Humour: Surviving birthday cheer
It’s all about managing expectations and incompatible sets of friendsUpdated: Jul 27, 2019 22:51 IST
It comes about a fortnight before the date, the gentle question with an expectant smile and implied enthusiasm. “So what birthday plans?” “Whose?” is the reflex response in your head, for which adult carries the thought of their own birthday at the top of their mind? You leave the question outside the off stump, in the corridor of uncertainty; prodding at it has left you out caught more times than you can remember. “It’s so far off. Haven’t really thought about it,” you say truthfully, concealing a wish to bolt out of the city before the unnerving question echoes across various circles of friends in a chorus of doom.
There’s only one thing worse than all the excitement around this yearly ritual of enforced cheerfulness: the prospect of the occasion bringing no cheer or excitement at all. Being an adult, as one friend observed, is an endless parade of bills and disappointments. Birthdays, as we all know but rarely confess, are a grand stage on which human disappointments play out. Remember that year you were expecting a Nintendo set from your parents but received a gardening kit instead? Or when you were hanging out with friends on the eve of your birthday, and everyone disbanded at 11.45pm? Or when your beloved planned a surprise getaway – but got the date wrong? Despair not, comrades. We’ve all been through some variation of the birthday nightmare, miserable as a cake without sugar or eggs.
One of the challenges we need to contend with in this age of annoying digital tools is the Facebook birthday reminder. Now I like to customise my birthday wishes to the recipient, adding a basic bit of humanity to the generic greeting. But try as I might, some wishes are uncustomisable. After a few awkward attempts at writing heartfelt lines for relative strangers, I’ve given up. Life’s too short to say Happy Birthday! to a minimum of three people on a daily basis.
The never-ending birthday
There are, of course, those who have a dramatically different approach to the occasion; a birthday is the centrepiece of this species’ year. To these professional revellers, planning celebrations, co-ordinating groups and demanding presents brings actual joy, not just a fake advertising variant. In a perfect world, where everybody gets along with everyone else, I somewhat understand. But in the real world of stressful friendships, when relationship equations change every few months, how does one address the issue of an ‘everyone’s invited’ celebration?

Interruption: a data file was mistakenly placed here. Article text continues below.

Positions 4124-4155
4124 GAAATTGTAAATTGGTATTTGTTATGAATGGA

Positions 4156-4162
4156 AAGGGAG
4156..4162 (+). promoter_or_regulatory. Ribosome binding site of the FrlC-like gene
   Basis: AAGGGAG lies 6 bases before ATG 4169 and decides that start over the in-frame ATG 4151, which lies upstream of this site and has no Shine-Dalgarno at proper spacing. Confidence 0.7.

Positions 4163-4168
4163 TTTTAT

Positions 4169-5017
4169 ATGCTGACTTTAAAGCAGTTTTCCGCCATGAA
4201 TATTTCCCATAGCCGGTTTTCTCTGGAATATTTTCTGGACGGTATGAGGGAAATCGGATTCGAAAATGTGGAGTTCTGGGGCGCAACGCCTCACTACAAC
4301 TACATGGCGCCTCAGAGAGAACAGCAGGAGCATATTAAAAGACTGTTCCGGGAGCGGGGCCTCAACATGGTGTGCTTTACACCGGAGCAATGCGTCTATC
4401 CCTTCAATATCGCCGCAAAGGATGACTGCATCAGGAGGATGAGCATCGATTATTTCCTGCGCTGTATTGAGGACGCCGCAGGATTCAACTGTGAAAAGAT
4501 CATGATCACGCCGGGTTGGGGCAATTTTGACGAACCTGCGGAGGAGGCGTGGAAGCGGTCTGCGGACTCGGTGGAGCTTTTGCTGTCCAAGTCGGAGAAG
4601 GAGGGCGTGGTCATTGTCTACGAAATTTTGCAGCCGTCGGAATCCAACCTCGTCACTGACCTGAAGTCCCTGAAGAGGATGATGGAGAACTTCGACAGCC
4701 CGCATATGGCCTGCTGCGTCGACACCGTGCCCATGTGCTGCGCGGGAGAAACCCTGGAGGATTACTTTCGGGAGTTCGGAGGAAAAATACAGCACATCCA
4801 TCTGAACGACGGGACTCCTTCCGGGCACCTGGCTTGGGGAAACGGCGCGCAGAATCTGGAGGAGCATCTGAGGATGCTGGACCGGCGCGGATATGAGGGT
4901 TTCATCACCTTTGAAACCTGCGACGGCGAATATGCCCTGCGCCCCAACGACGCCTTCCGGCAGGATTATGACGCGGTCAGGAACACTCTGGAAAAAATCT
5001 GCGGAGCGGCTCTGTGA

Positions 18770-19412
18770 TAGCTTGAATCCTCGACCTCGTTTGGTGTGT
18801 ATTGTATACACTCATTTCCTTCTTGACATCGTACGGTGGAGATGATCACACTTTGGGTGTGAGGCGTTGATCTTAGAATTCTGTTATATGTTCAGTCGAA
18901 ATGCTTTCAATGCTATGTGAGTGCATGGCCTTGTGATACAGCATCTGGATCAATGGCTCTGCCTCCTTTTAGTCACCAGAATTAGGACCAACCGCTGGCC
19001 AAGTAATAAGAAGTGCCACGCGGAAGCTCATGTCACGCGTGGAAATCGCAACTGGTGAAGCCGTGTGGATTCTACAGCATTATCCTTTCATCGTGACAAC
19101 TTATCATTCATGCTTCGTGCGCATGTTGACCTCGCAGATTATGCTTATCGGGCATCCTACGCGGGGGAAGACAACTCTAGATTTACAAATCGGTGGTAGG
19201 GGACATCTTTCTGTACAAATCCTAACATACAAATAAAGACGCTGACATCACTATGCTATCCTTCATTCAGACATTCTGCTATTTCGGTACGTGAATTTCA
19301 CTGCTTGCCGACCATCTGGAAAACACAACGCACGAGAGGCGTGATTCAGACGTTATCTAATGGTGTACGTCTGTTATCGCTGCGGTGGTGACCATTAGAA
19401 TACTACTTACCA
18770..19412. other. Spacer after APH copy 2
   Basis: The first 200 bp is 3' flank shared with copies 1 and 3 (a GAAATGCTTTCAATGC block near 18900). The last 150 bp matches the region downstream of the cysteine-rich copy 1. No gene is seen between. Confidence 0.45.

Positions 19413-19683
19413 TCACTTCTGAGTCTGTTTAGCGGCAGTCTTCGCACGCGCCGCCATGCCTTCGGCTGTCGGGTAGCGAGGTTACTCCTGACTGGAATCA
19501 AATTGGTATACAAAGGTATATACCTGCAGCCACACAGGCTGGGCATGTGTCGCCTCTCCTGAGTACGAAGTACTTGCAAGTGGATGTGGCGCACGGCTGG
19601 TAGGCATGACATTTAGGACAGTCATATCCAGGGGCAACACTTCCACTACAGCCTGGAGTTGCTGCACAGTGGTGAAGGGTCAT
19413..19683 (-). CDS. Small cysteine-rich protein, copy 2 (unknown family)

The Facebook birthday reminder: Life’s too short to say happy birthday to a minimum of three people on a daily basis, isn’t it?
This conundrum has given rise to the monster called the Never-ending Birthday, where festivities are divided groupwise and timewise. The madness of the midnight party (closest friends), sweetness of the lunch (family), thoughtfulness of the celebratory dinner (larger group of friends): it’s a distillation of a year’s worth of camaraderie, potent enough to give one a year-long hangover.
Cake and heartache
The birthday parties I like best are where not too much thought is given to guest lists; they allow me to indulge my freakish fondness for meeting people for the first time. (It’s the second time that I find to be rather more difficult.) Leisure is usually so heavily curated that it’s kind of a thrill to walk into a living room and meet an incongruous bunch of people over food and drink. Fashion photographers chatting with dog behaviourists. Grandparents mingling with yoga classmates. A colleague looking interested in what your ex-neighbour has to say. People coming together to celebrate the birthdayer, like kids at a park over a slide.
As the birthday draws to a close, there’s always the back-of-the-mind thought of will she/won’t she? The anticipation around that all-important message from the warring friend or ex-lover. The message that we will decode, whether it comes in or not. It’s always too late in the day or too cold in its construction. And so we’re left with the feeling of another birthday having coming and gone, with all the inconsistencies in life remaining unresolved. Thankfully, the days that follow carry no burden of obligatory joyousness. As belated birthday wishes trickle in, there’s the thrilling prospect of a half-eaten cake in the fridge. Who can ask for more?
From HT Brunch, July 28, 2019
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First Published: Jul 27, 2019 20:42 IST